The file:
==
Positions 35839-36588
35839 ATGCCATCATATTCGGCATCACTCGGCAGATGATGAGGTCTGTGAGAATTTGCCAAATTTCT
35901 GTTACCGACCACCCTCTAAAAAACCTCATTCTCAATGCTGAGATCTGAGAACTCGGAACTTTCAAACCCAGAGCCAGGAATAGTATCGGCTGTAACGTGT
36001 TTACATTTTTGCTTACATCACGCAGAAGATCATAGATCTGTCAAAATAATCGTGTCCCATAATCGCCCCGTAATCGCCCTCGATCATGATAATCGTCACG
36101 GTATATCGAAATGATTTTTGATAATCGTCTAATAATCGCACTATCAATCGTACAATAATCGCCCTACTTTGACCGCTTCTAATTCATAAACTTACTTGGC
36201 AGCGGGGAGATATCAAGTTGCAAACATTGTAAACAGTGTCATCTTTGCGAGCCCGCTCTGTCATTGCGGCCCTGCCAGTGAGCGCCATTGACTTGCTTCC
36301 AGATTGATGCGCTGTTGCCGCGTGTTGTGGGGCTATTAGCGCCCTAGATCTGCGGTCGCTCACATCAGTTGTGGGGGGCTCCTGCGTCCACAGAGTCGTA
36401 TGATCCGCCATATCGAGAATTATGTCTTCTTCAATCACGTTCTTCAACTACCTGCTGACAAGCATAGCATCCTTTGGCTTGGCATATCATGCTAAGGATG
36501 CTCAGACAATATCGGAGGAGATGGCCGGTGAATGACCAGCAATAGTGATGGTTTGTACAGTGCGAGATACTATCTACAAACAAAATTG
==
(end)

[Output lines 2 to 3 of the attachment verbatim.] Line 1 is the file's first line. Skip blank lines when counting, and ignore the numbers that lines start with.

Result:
35839 ATGCCATCATATTCGGCATCACTCGGCAGATGATGAGGTCTGTGAGAATTTGCCAAATTTCT
35901 GTTACCGACCACCCTCTAAAAAACCTCATTCTCAATGCTGAGATCTGAGAACTCGGAACTTTCAAACCCAGAGCCAGGAATAGTATCGGCTGTAACGTGT